Richard Buxton: What's Going On?
Whilst the FTSE100 continues to flirt with multi-year highs, like the proverbial swan serenely moving on the water, the quite savage sector and size rotation we have seen in recent months masks furious paddling activity below the surface. After two years in which the average active manager has soundly trounced the index, the index is now whipping the actives and is firmly positioned within the top quartile. The midcap index has fallen 8% since the end of February, whilst the FTSE All-Share Index is barely unchanged, indicating the degree of rotation away from mid and small cap stocks to the previously unloved mega-cap stocks.
What is driving this – is it a temporary rotation or the start of something more profound and long-lasting? In fairness, the valuation stretch between the mega-cap stocks and the rest of the market had reached levels by the end of 2013 from which there was always likely to be some snap-back. The catalyst within the market seemed to be the bursting of the hot momentum sectors – notably tech and biotech in the US, alongside some highly questionably priced IPOs here in London.
The bursting of this bubble quickly spread to a ‘take profits’ mentality in anything which had performed strongly in recent years, which inevitably meant many mid and small cap stocks, domestically-sensitive and cyclical shares. Add to the mix the speed of the share price moves, forced cutting of leverage in clearly popular crowded trades, the corresponding unwinding of short positions in large caps and emerging market-related stocks and the consequences have been all too clear.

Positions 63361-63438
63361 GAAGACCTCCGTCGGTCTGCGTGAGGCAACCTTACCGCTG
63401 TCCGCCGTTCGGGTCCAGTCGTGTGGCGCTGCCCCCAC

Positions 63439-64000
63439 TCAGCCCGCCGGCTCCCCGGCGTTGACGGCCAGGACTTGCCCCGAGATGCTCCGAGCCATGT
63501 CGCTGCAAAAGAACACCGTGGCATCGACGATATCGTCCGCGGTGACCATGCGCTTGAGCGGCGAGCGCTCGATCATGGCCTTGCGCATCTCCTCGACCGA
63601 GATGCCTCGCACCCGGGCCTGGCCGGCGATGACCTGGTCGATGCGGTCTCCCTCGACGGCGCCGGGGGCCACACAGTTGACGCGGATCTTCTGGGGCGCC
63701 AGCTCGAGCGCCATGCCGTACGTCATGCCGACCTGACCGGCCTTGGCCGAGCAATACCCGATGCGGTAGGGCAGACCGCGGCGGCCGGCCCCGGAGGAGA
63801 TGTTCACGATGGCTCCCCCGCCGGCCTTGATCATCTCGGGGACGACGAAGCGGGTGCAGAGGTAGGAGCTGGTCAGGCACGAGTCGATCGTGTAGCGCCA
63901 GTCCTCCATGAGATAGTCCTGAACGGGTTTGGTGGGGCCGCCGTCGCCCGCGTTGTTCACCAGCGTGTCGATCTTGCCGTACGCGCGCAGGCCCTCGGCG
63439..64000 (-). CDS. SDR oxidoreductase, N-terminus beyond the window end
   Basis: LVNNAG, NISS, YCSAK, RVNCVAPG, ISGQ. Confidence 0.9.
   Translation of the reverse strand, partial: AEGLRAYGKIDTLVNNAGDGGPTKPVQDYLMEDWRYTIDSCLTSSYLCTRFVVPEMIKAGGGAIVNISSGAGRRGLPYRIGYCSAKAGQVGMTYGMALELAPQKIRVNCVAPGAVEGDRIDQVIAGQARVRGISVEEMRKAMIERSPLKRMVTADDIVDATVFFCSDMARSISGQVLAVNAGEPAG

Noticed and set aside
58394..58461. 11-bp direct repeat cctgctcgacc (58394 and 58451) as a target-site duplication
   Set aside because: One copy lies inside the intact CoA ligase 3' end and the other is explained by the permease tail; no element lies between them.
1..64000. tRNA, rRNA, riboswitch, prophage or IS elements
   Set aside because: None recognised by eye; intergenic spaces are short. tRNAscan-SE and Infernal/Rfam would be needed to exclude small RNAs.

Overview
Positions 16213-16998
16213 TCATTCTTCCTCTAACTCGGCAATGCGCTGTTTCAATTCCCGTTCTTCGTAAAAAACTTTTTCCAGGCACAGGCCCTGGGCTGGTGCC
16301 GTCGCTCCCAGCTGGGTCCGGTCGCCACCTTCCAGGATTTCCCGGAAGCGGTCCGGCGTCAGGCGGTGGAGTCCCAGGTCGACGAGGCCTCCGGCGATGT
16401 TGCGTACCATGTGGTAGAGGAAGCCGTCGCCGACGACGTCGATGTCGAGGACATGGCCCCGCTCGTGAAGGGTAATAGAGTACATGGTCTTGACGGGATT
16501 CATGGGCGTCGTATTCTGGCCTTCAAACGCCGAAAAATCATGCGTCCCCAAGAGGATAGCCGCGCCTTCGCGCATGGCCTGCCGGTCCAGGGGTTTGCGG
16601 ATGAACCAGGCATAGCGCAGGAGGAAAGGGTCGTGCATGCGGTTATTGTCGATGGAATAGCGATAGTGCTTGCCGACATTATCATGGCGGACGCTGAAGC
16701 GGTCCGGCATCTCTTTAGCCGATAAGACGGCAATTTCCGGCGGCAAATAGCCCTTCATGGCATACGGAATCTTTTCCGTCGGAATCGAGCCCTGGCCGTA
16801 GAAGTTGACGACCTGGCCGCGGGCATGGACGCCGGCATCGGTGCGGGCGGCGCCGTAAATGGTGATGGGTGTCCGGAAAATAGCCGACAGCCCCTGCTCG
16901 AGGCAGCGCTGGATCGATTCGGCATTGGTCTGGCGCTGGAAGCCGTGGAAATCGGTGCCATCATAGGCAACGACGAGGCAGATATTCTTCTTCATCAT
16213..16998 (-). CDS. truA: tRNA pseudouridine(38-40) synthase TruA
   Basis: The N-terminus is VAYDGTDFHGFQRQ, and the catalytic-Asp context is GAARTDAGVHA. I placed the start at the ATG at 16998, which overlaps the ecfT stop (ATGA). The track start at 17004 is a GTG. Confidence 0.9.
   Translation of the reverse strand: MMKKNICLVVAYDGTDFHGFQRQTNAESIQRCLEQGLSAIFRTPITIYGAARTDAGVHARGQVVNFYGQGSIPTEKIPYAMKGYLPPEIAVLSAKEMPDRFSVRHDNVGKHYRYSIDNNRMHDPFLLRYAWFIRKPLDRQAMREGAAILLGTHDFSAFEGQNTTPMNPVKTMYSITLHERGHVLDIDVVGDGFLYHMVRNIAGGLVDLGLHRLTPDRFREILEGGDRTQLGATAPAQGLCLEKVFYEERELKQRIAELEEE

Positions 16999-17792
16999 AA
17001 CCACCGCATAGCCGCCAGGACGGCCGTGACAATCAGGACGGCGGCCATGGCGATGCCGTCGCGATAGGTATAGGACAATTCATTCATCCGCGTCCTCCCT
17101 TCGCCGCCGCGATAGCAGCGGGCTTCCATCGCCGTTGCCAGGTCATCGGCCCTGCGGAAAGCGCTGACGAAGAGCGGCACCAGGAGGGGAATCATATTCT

Is this purely a market and investor positioning issue, or is it reflective of deeper economic concerns? Contrary to expectations at the start of the year, bond yields have fallen to levels suggesting that global growth is likely to disappoint. Whilst data from China has remained weak, the US does appear to be shrugging off the effects of winter and job growth remains positive. The UK is clearly in a strong recovery phase, although the European Central Bank is flagging the need for more stimulus in Europe. Is the bond market telling us that in ‘the new normal’, the ‘lowflation world’, low nominal growth will prevent central banks from even beginning to take interest rates up from their emergency low levels?
Without doubt, the post-financial crisis healing process is not over yet. But with the levels of economic growth likely to be delivered this year and next in the US and UK, it is difficult to believe that the bond market is really signalling that activity has peaked and is rolling over, nor that corporate profits will fall from here. Corporate confidence is improving, as witnessed by improved hiring, rising job vacancies and higher levels of M&A activity.
More likely current market moves reflect prior investor positioning and sentiment. Trouble was expected in the bond market this year as US Federal Reserve tapering continued – instead the impact has been felt in crowded and illiquid equity positions. The shake-out is testing those, like myself, of a generally benign and bullish outlook, as bull markets always ‘climb the wall of worry’. It is creating opportunities to add to favoured holdings at attractive levels. It rightly forces you to re-examine your views and convictions, but I remain of the view that this is more of an internal market and positioning issue than anything more sinister.
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